What are the symptoms and how is monkeypox transmitted?

This new type of smallpox has spread to several European countries, where several positive, non-serious cases have already been reported


Madrid has already confirmed seven cases of the new "monkeypox", although there are more than twenty suspected cases. This new disease, which for the moment has not proved to be lethal, has been spreading through several European countries, as well as the United States, Canada and Chile in record time.

But what does this disease consist of? Is it really serious? The truth is that we still do not know exactly, but what scientists do say is that it is a mild disease in which most people recover in a few weeks. They also point out that the virus does not spread easily between people and indicate that the risk of infection is very low.

The first case of the disease was reported in the 1970s. In this case, it was a 9-year-old boy from the Democratic Republic of Congo. Since then monkeypox has been reported in other countries in Central and West Africa. But it is now, as it has made the leap to Europe that alarm bells are ringing.


Moreover, whether or not the disease is recognised as "monkeypox", monkeys are not the main carriers. According to the World Health Organisation, rodents such as rats and squirrels are the main carriers of the virus. In addition, eating undercooked meat from infected animals may be another risk factor.

At the moment, there are no specific vaccines or drugs to combat the disease, but they claim that the smallpox vaccine can prevent it by 85%. Although infections were initially limited to several African countries, 2013 was the first time the disease jumped to other continents as residents of the United States and the Middle East contracted the disease.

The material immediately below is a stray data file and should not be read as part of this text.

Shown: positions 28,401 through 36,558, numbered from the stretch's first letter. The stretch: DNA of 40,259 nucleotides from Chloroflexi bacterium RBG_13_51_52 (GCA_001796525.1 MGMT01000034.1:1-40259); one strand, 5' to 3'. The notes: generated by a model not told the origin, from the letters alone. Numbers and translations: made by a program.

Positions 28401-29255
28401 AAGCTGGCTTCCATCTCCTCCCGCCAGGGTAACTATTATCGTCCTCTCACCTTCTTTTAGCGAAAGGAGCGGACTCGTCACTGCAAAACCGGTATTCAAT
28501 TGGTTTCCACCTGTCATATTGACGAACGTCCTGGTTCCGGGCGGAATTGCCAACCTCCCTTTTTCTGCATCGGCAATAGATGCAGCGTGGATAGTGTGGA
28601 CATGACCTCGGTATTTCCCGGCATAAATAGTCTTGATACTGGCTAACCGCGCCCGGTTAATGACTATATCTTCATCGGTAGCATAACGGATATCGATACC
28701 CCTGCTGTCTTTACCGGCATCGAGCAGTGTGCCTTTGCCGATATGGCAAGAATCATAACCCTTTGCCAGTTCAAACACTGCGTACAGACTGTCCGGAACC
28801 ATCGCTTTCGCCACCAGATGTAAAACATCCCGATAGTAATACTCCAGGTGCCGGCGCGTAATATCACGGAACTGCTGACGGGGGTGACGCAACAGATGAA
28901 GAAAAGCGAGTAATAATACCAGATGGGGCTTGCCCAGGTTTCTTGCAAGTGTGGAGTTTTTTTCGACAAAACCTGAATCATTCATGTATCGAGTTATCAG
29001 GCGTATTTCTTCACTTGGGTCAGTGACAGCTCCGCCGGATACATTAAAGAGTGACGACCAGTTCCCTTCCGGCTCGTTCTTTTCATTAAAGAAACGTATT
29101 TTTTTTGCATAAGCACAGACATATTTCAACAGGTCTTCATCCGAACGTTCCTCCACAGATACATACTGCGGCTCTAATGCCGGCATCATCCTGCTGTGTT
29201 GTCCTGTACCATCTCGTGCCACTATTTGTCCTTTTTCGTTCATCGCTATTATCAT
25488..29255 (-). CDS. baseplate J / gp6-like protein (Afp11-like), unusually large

Transmission of the disease

Smallpox is transmitted through direct contact with the fluids of infected animals and can be passed from one person to another through skin wounds or fluids. They also indicate that it can be transmitted through the placenta of pregnant women to the foetus.


The WHO also indicates that the incubation period of this virus varies from 5 to 21 days, during which time the patient may develop headache, fever, muscle pain, weakness and swollen lymph nodes.

Subsequently, a rash appears on the skin starting from about the third day after the onset of fever, which disappears after 3 weeks. However, these symptoms remain mild in nature as the documented mortality rates do not exceed 10% and occur mostly among children as they appear to be the most susceptible population groups to this disease. 

Spread in other countries

Regarding the current outbreaks in some countries in Europe and the United States, scientists do not know how the spread occurred. Some of the causes have been traced to sexual relationships, but it has not been classified as a sexually transmitted disease.


Two of the cases reported in Britain did not travel to any countries where the disease is endemic, meaning that they contracted the disease within the country through person-to-person transmission, as has happened in the United States.

At the moment there is no evidence that person-to-person transmission of the virus could lead to a pandemic, as has happened with the coronavirus. In this sense, for a disease to become a pandemic it requires that each infected person can transmit the virus to another person, which would not be the case with this type of smallpox.